As time goes by, data access security is becoming a more pressing requirement in the technological world. Companies are more aware of how important it is to guarantee that those that access corporate platforms are who they say they are. Since the number of data stored is growing exponentially, the risk of identity theft poses a serious threat.
Nowadays, the most common authentication system is the one that combines a username and password. It is based on a shared knowledge of linked data by both parties (information the rest of the network is not meant to know). Even though the requirements for password creation are becoming more complex every day, for example multiple characters and numbers, upper and lower case letters, long passwords, periodic renewal…, there is always the possibility of someone obtaining this information by means of a successful hacking strategy or due to human error (let’s face it, we all know someone who has written this information down on a post-it and stuck it to the screen…).
Security & two-factor authentication
A security breach can easily result from the use of keyloggers, by accessing the file containing passwords that is saved in the browser or, simply, by noting discretely the password used by a user while said party was entering it. As a result, multi-factor authentication has appeared. Here, users only gain access to the system after successfully completing two or more tests. We are currently going to focus on two-factor authentication, which requires users to combine two of the elements detailed in the list below to verify themselves:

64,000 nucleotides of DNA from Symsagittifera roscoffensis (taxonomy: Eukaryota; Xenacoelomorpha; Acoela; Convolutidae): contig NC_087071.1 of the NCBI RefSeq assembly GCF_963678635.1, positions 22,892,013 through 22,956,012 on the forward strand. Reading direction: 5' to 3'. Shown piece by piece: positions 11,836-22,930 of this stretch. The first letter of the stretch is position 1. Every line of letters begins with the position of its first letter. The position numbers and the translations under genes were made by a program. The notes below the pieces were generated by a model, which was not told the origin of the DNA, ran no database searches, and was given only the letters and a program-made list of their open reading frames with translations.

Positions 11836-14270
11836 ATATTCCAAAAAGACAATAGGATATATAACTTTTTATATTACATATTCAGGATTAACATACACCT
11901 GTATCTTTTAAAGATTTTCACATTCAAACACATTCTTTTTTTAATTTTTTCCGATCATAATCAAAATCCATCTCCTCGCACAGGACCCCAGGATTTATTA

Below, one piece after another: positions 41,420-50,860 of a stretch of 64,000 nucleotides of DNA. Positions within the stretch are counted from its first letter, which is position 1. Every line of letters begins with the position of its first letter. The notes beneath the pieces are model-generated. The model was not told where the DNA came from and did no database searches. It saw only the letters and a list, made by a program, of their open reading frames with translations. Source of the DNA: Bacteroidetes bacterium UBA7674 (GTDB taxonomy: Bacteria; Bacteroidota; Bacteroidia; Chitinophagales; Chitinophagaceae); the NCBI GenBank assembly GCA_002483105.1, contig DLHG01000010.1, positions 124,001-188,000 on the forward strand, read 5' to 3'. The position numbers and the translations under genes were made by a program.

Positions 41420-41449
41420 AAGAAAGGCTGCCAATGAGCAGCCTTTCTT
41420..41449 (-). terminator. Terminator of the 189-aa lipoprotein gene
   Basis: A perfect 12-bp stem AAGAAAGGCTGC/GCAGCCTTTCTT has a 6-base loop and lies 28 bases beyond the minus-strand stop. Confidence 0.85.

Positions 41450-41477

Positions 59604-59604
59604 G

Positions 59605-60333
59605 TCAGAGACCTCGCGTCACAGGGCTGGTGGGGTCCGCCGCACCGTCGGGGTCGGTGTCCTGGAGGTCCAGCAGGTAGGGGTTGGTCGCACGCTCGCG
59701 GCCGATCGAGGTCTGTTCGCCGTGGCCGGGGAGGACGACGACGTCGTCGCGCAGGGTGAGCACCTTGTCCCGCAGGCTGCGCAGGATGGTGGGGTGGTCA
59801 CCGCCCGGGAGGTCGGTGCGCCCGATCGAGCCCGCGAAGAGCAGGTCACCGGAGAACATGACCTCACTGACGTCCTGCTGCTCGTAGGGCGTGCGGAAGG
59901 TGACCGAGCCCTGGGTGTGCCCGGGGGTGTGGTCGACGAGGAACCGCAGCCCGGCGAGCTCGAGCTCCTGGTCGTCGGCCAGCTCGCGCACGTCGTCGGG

• Information known to the user: Normally a password or PIN
• An element kept by the user: There are many options available, i.e., coordinate cards, physical cards, credit cards, mobile applications, or keychain token generators.
• A biometric element: Facial or voice recognition, eye or fingerprint scanning.
Different security methods are available and can be selected based on their cost and the criticality of the data that needs to be protected. The advantages of using physical tokens are greater safety and difficulty for unauthorized users to gain access, since tokens change every few seconds using an algorithm created in coordination with a central database.
Disadvantages are that users must hold to them at all times and, since they are small to avoid inconveniences, are easily lost and expensive to replace.
The coordinates card is a cheaper option, can be readily carried around and is easily replaced, but can also be replicated and codes are static. Moreover, said codes cannot be cancelled until the card is reported missing or stolen.
Mobile App validation solution
A middle way solution is relying on mobile app validation. Nowadays, almost everyone has a smartphone. It is easy to carry, you are less likely to forget it than you are a keychain token, and it’s dynamic enough for the codes it provides not to be static. Many companies have started using this method to verify access to their accounts. For instance, organizations such as Google and Microsoft have developed their own apps based on this methodology.
To increase safety and flexibility, some companies offer the chance to combine several options. For example, some on-line banks allow users that have already inserted their username to authenticate by scanning their fingerprint with their phone, using a coordinates card, or a second password where only some digits known to both parties need to be inserted, thus preventing a third-party from replicating the whole key.
What is clear, is that security is increasing in importance within our networks.